What happened to the what if analysis?
When I first started working in the Business Intelligence industry one of the key concepts was ‘What If Analysis’. One of the drivers of using an OLAP/Decision Support or Business Intelligence system was to be able to do predictive analytics. What If Analysis is undoubtedly a big value add for business, however, my recent experiences with clients have made me think that not every one is in a position to do this yet.
At Rittman Mead we tend to look a Business Intelligence through a series of levels of maturity, these typically go from being able to produce operational reports from a single system with no control and governance, to building an analytic system where data is integrated, dimensions are conformed, metrics are clearly defined, control and governance is applied to the data and power users can do sophisticated analysis of the data and make use of features such as drilling down, drilling across, aggregation and filtering. Reports built in this system could then be arranged on dashboards to provide user end user access to the information.
Users get value by being able to compare data from different business processes, being able to aggregate data and being able to look at data over time. There can be a number of steps between the basic operational reporting and this level of analytic reporting, but this level basically describes the core features of OBIEE’s Answers and Dashboards products.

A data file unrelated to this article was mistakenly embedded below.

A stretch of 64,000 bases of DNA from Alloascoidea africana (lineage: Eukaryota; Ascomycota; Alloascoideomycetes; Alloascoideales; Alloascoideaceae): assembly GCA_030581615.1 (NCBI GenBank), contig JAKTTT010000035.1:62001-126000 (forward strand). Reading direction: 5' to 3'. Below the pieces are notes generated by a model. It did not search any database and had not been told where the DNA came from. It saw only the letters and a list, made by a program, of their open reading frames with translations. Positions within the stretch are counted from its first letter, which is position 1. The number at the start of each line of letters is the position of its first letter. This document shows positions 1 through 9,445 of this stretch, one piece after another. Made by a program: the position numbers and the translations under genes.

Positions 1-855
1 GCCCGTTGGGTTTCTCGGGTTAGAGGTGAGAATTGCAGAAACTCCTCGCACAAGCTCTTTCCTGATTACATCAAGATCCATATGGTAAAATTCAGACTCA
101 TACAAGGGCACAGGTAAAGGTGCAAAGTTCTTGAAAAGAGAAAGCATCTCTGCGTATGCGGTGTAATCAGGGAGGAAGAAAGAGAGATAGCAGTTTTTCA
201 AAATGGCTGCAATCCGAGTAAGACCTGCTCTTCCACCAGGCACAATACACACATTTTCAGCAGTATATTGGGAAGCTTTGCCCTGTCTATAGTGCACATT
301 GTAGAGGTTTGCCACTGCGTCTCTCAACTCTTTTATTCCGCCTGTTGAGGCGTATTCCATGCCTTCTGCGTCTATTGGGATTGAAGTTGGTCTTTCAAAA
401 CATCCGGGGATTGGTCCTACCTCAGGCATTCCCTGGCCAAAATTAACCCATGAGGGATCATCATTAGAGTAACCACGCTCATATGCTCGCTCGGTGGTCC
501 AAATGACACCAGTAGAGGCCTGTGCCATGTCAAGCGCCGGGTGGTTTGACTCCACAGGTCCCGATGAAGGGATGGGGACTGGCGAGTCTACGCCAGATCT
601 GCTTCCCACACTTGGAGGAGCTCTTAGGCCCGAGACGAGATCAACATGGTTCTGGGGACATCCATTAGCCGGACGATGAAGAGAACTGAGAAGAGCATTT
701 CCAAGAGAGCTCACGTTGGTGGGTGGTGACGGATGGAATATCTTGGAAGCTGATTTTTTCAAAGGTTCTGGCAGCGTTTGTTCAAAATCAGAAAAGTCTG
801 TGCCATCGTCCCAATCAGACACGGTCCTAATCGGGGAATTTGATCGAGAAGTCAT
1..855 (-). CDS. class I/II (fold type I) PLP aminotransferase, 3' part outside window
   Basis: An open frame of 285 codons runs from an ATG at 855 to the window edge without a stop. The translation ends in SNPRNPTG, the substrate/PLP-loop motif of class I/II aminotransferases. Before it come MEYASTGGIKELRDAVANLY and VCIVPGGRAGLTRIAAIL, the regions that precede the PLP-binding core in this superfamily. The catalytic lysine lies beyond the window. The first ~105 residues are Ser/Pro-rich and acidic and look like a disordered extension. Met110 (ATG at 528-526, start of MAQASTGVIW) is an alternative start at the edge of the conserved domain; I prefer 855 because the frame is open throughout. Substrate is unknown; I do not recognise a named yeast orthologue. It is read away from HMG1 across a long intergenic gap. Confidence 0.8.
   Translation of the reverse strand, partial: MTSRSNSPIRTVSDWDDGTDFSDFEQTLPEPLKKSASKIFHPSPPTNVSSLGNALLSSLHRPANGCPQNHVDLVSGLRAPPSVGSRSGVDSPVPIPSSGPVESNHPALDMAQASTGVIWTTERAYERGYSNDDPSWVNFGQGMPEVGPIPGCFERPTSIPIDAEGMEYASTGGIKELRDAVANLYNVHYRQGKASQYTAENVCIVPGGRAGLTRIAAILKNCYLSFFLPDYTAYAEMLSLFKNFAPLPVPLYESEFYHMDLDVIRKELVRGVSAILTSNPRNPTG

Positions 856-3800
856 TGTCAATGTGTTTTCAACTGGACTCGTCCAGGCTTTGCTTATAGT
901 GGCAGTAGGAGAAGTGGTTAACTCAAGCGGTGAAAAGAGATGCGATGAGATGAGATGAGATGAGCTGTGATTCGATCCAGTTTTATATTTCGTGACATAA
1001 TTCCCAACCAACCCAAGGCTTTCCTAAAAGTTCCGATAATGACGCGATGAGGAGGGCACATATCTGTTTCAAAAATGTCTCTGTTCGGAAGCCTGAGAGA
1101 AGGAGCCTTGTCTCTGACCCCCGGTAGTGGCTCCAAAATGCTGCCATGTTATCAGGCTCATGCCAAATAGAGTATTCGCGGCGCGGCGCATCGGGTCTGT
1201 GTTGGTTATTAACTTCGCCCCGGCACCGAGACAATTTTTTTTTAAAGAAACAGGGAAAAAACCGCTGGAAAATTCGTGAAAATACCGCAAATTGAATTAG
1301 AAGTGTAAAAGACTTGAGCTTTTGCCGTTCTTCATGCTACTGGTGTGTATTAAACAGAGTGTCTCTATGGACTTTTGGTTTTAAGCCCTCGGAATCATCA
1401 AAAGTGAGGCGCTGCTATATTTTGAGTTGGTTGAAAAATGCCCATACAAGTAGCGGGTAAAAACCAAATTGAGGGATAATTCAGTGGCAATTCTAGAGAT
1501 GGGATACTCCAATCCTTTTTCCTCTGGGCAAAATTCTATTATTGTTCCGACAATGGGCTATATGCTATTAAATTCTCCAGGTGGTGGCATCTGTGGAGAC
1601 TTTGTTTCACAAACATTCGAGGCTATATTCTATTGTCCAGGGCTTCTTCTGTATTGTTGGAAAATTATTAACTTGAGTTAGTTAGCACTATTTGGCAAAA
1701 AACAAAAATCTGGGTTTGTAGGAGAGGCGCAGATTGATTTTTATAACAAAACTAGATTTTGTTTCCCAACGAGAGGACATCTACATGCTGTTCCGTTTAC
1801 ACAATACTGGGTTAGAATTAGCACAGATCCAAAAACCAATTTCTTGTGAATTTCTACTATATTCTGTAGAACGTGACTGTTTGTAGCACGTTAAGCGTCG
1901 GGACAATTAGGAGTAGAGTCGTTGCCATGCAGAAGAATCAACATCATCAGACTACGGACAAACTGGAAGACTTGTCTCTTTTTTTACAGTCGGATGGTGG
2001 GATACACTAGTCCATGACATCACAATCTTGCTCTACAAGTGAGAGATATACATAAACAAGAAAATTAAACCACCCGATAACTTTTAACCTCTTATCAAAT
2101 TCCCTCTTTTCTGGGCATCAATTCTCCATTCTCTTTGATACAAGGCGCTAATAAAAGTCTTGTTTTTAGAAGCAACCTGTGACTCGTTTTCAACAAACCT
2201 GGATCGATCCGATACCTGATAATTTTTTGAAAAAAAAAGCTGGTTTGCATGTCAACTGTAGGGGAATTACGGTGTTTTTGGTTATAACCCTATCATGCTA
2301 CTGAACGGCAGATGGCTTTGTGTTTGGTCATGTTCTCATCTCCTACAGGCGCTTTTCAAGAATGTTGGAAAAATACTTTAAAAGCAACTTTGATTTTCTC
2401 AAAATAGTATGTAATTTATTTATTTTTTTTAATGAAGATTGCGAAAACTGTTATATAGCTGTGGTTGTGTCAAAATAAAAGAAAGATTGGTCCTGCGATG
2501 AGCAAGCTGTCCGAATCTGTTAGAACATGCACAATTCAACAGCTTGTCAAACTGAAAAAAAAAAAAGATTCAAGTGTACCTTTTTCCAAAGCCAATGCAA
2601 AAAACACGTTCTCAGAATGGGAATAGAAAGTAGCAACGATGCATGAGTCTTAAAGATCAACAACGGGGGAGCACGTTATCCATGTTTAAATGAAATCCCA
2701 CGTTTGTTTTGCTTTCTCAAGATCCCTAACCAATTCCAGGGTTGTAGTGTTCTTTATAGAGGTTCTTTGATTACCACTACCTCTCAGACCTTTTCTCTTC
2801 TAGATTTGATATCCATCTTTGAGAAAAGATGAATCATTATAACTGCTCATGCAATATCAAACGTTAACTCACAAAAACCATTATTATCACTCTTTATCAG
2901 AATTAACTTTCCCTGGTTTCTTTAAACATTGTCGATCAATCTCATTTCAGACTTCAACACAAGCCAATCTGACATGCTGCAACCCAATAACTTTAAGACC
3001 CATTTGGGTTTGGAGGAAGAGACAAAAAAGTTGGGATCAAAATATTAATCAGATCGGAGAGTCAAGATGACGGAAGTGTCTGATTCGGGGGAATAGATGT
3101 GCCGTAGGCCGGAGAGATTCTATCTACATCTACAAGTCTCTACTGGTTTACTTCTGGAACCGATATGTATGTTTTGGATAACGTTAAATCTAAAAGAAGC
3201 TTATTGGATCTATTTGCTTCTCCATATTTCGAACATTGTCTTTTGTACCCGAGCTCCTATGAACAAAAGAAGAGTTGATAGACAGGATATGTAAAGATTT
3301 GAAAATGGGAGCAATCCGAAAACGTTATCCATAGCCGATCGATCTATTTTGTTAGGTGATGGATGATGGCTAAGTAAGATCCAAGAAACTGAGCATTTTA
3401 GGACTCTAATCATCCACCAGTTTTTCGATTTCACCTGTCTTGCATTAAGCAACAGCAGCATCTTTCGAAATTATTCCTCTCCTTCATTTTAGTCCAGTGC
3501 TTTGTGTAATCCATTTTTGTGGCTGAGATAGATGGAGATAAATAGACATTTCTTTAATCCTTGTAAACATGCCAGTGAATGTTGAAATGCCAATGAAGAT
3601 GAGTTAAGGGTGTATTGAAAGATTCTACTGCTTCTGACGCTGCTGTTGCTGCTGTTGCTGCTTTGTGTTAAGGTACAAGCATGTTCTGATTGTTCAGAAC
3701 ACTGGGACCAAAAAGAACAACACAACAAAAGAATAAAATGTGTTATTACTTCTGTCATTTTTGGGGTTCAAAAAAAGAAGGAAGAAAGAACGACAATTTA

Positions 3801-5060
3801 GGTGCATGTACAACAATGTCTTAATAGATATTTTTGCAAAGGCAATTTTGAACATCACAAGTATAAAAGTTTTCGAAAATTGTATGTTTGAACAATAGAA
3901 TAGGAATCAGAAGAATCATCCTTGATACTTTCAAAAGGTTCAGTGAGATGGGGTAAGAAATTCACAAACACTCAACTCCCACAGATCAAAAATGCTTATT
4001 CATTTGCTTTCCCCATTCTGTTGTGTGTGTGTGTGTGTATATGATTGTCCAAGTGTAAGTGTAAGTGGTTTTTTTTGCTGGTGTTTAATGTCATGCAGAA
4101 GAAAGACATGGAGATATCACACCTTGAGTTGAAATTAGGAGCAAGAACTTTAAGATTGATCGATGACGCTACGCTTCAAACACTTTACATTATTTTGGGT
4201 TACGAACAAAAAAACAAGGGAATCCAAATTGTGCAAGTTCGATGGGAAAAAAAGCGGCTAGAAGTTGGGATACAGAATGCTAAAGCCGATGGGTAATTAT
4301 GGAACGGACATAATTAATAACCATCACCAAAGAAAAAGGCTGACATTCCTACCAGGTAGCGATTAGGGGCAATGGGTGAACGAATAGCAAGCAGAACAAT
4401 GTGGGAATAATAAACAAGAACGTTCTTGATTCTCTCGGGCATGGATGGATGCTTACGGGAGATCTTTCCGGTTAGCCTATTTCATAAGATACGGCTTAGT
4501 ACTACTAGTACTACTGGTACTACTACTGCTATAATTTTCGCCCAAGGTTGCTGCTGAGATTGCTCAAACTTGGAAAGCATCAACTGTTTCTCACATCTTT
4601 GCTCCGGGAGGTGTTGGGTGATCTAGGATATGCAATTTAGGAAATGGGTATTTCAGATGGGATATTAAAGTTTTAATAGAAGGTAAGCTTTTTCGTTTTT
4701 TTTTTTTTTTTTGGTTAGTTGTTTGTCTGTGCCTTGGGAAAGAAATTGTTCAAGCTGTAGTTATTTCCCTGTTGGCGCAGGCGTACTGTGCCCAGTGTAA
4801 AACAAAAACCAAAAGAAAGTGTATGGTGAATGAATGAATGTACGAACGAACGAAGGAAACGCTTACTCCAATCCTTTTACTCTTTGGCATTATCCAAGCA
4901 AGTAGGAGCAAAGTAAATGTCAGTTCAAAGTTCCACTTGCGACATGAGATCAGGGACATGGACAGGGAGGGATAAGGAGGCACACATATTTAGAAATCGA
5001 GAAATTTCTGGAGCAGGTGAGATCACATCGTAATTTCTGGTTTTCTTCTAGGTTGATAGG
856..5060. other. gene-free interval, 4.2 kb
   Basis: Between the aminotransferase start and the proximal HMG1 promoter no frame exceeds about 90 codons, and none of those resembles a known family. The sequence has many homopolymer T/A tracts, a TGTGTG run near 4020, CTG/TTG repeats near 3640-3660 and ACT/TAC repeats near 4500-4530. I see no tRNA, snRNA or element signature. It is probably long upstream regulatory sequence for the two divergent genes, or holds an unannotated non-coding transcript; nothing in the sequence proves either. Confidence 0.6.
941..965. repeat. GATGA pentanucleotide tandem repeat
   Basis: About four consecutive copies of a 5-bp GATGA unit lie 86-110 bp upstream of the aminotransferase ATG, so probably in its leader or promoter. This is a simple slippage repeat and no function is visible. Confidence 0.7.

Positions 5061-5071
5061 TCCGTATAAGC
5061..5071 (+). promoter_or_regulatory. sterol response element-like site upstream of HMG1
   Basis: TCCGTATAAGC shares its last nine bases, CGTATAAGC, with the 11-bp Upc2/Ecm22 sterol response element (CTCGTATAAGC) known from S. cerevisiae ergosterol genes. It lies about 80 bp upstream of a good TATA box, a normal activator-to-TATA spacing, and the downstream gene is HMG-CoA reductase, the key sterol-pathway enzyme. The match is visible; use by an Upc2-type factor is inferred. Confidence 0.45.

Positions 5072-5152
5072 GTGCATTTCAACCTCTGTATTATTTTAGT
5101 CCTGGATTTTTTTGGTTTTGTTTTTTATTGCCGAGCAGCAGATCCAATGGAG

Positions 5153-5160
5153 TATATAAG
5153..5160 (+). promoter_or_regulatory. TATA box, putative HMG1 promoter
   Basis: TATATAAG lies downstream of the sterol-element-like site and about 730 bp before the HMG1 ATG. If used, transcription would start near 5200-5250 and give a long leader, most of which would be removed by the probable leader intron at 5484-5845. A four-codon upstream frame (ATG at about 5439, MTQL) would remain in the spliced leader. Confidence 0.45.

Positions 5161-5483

We find most organisation are at a more basic level of maturity. In order to get traction from Business Intelligence projects, we have to engage at that organisation’s existing level of reporting maturity, there is no point proposing some wonderful high brow analytics system if the organisation is still doing most of its reporting using spreadsheets, I don’t believe you will get traction. You have to grow the maturity of the organisation with the development of the Business Intelligence landscape.
So this leads me to my original question of where the what if analysis has gone, how should organisations move to this? From a product point of view there are some obvious candidates: Oracle Data Mining (ODM), Essbase, Oracle OLAP and Crystal Ball. The questions are: what is the use case for implementing these? Where can an organisation get business value using this type of analysis? How could you construct a ROI case for these?
A meeting with a colleague identified the following scenario which I quite liked and thought made a clear and strong case. The starting point is at a level of maturity where an organisation had a good analytic system. The use case is the organisation wants to change their existing business model to either target another customer segment, or add another value proposition or product.
The most basic way of doing this would be to create a simple spreadsheet that read a bit like a Profit & Loss statement and had a figure for expected revenue and some figures for costs, these estimates would be based on the experience of the spreadsheet author and would at most contain worst case, expected and best case values. They could potentially turn out to be accurate, however they are not really going to carry any weight, especially if significant investment is going to be required to implement this change. What is required is a more qualified approach to modelling this change.